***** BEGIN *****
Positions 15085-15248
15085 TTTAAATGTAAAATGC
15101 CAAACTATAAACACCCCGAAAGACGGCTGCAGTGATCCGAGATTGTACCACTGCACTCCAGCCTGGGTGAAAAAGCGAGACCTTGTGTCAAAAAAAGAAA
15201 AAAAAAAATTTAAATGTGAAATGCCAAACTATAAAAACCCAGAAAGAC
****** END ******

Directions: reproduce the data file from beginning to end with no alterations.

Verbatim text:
Positions 15085-15248
15085 TTTAAATGTAAAATGC
15101 CAAACTATAAACACCCCGAAAGACGGCTGCAGTGATCCGAGATTGTACCACTGCACTCCAGCCTGGGTGAAAAAGCGAGACCTTGTGTCAAAAAAAGAAA
15201 AAAAAAAATTTAAATGTGAAATGCCAAACTATAAAAACCCAGAAAGAC